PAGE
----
The news that diabetes medications help you lose weight has recently gone viral. But does it really work? Should you use it if you don’t have diabetes? Let’s find out.
Approximately 37.1 million people live with diabetes in the United States. Of them, about 28.7 million people have been diagnosed with diabetes (including 28.5 million adults), and about 8.5 million people are undiagnosed (23.0% of adults). With the rising rates of obesity, the prevalence of diabetes is also expected to rise further. It is well known that obesity is one of the strongest risk factors for type 2 diabetes.
With substantial weight loss, remission of diabetes has also been demonstrated to occur in a large number of cases. Until now, however, treatment for obesity and diabetes had to be done independently. Undoubtedly, one of the problems with older anti-diabetic medicines like insulin, sulfonylureas, and pioglitazone is the weight gain that accompanies them. Hence, while the sugar levels usually get under control, one of the unwanted side effects of these medicines was weight gain.
Let’s understand the effects of diabetes medicines on weight loss!
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Do diabetes medicines lower the risk of obesity?
It depends on the class of diabetes drug. Here is the breakdown of diabetes drug types and their effect on weight.
Diabetes drugs that cause weight gain
- Thiazolidinedione (or TZDs)
Diabetes drugs that are weight neutral (neither causes weight gain nor weight loss)
- DPP-4i dipeptidyl peptidase 4 inhibitor
- Alpha-glucosidase inhibitor
Diabetes drugs that cause weight loss
- GLP-1 RA glucagon-like peptide-1 receptor agonist
- SGLT-2i sodium-glucose co-transporter 2 inhibitor
- Metformin (some weight loss)
More recently, however, two groups of agents, the SGLT-2i drugs and the GLP-1 RA, developed to control diabetes have been found effective in helping patients lose weight. There are many SGLT-2i drugs and GLP-1 RA drugs. But the drug that has received a lot of media attention is Semaglutide, which is indicated for the treatment of diabetes under the brand name – Ozempic & Rybelsus. It is also indicated for the treatment of obesity under the brand name – Wegovy.
Do diabetes drugs work for weight loss?
While the weight loss with SGLT-2i groups is modest, the GLP-1 RA drugs are quite remarkable for weight loss. GLP-1 RA under the brand name Ozempic (once weekly injection) and Rybelsus (once-daily oral medication) are available at the dose that treats diabetes and causes some weight loss as well. The GLP-1RA under the brand name Wegovy (once weekly injection) is titrated to a higher dose to cause remarkable weight loss. This drug is approved for chronic weight management by FDA.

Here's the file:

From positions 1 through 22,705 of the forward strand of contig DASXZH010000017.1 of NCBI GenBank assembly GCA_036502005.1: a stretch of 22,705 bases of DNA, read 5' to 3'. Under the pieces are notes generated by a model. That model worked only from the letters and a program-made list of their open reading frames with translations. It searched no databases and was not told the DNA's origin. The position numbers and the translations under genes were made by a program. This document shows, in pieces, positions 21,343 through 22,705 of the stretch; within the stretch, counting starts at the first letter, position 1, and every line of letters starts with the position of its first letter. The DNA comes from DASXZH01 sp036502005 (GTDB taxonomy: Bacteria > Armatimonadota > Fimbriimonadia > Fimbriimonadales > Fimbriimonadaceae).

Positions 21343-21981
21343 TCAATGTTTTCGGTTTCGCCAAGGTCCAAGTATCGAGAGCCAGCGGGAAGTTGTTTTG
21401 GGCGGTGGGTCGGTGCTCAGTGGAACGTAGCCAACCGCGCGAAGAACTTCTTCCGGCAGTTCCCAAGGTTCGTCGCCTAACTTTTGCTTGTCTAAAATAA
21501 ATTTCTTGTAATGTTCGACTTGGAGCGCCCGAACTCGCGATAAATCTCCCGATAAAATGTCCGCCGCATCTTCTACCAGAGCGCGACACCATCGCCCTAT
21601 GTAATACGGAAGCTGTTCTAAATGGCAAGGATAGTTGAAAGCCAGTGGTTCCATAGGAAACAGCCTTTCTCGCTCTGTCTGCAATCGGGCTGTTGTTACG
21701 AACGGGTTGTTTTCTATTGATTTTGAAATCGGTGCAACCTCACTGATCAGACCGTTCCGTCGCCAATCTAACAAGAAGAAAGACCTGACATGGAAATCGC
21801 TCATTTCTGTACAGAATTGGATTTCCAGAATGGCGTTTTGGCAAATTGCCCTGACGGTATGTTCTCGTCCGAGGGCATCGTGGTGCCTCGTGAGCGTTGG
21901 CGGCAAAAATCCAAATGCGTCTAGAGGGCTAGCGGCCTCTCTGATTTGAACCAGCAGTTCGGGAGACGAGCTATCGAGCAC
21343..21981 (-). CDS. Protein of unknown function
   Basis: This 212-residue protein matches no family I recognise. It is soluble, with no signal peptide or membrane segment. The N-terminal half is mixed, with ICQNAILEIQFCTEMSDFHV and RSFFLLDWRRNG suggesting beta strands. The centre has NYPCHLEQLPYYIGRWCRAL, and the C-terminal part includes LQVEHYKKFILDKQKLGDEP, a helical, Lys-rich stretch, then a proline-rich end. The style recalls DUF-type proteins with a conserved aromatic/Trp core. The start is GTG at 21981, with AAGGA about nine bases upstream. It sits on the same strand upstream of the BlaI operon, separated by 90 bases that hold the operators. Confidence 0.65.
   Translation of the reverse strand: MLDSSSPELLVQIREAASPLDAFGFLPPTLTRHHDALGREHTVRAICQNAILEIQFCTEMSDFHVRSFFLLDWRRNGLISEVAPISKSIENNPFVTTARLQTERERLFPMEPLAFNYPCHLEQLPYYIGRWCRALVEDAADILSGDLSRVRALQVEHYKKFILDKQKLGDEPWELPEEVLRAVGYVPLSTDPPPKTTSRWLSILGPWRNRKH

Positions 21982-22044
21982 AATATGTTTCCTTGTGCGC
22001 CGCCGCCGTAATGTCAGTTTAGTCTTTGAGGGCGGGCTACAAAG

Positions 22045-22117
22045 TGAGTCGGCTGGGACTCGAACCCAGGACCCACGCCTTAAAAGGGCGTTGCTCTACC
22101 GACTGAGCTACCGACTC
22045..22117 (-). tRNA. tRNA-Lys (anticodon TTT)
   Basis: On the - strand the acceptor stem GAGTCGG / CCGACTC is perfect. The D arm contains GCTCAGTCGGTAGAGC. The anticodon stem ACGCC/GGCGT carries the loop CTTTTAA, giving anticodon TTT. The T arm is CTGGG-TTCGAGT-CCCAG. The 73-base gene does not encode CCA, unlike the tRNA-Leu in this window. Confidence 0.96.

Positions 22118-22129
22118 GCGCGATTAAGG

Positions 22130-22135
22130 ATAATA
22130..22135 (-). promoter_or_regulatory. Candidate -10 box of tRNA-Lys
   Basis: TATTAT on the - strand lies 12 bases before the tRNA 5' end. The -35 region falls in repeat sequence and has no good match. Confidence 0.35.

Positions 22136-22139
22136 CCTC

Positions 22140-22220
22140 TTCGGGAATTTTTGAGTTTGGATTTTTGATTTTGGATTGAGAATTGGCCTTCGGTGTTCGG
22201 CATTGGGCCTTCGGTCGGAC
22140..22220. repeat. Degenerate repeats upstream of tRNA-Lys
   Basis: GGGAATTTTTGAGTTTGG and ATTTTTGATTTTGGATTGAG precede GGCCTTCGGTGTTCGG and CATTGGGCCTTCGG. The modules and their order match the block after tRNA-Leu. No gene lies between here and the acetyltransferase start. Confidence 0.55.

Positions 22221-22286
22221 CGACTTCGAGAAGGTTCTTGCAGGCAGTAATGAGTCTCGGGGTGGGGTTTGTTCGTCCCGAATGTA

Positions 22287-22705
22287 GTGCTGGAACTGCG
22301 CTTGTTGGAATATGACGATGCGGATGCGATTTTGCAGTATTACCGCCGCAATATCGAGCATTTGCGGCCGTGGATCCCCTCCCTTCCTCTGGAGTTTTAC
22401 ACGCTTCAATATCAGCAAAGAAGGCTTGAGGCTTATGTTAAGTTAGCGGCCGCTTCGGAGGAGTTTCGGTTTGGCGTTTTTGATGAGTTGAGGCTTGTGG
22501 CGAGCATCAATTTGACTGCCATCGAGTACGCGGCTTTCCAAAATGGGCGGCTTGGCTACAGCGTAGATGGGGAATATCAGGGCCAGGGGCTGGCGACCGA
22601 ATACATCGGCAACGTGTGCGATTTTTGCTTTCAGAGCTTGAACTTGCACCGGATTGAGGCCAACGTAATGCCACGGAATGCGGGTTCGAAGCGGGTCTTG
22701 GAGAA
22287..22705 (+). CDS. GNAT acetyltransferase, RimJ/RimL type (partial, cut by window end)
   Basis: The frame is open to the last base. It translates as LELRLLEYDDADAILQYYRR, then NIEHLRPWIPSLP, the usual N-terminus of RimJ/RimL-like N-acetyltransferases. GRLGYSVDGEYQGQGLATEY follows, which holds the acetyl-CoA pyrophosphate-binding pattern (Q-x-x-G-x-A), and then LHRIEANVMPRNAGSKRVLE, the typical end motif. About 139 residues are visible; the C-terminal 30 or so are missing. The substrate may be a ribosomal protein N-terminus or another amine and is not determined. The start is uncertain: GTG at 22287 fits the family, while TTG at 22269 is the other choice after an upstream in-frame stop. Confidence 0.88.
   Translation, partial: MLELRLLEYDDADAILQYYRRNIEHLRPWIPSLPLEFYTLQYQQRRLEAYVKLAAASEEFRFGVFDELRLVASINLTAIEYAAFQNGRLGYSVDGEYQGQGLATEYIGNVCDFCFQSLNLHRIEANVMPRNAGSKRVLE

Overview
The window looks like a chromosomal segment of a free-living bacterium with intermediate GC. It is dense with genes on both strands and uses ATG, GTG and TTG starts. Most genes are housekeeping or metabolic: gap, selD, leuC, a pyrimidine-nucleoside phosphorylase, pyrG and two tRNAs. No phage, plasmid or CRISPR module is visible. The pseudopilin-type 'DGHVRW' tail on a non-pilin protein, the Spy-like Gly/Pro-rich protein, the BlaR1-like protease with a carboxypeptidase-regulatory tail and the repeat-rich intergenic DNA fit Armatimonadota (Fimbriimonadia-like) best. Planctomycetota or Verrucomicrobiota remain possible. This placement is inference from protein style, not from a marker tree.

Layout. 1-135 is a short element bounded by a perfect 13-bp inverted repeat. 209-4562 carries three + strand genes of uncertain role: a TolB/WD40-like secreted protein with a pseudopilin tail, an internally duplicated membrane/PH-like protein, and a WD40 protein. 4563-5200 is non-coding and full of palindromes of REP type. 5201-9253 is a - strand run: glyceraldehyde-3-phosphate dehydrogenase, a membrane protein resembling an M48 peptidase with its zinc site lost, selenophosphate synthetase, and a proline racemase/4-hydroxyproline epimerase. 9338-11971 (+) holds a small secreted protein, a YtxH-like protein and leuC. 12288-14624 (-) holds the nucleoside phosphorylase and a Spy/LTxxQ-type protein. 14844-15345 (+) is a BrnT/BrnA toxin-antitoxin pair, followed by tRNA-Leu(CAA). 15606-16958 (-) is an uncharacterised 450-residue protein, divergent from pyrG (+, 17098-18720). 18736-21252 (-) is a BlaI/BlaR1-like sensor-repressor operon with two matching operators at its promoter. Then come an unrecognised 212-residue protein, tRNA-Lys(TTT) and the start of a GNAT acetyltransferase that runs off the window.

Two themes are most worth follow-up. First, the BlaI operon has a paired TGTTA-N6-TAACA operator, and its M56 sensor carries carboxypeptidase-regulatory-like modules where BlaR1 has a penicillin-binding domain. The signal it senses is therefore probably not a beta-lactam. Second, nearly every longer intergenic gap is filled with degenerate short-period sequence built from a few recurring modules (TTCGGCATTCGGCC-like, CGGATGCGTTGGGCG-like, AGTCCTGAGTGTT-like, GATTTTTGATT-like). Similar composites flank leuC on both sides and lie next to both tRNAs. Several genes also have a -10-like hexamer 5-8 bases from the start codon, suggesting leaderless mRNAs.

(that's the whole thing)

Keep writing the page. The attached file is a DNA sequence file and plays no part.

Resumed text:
Most of the GLP-1 RA are injectables, except Rybelsus, which is the only one in oral form. Oral semaglutide is indeed the first ‘peptide in a pill’.
The GLP-1 RAs have additional benefits. Apart from weight loss and blood sugar control, they are also cardio-protective and have been shown to protect against atherosclerotic cardiovascular disease.
The benefits of diabetes drugs go beyond the basics
The SGLT-2i drugs also have multiple other benefits apart from blood sugar control and weight reduction. Most importantly, they prevent heart failure. Cardiologists now use this drug as the first line in the treatment of heart failure, even in those without diabetes. SGLT-2i drugs also have a kidney protection effect. Hence, nephrologists have started using these drugs to protect the kidney, even those without diabetes.
The SGLT-2i drugs and the GLP-1 RA can be used along with other oral antidiabetic drugs and insulin. Thus, the treatment of diabetes has come a long way with the introduction of these newer agents.
Since the GLP-1 RA drugs are available in multiple brand names with different indications, it is important to know that the brand indicated for weight loss has used these drugs at higher doses and was provided to patients as an adjunct to a healthy lifestyle in the clinical trials. One should not use these drugs without a healthy lifestyle program and without a doctor’s supervision.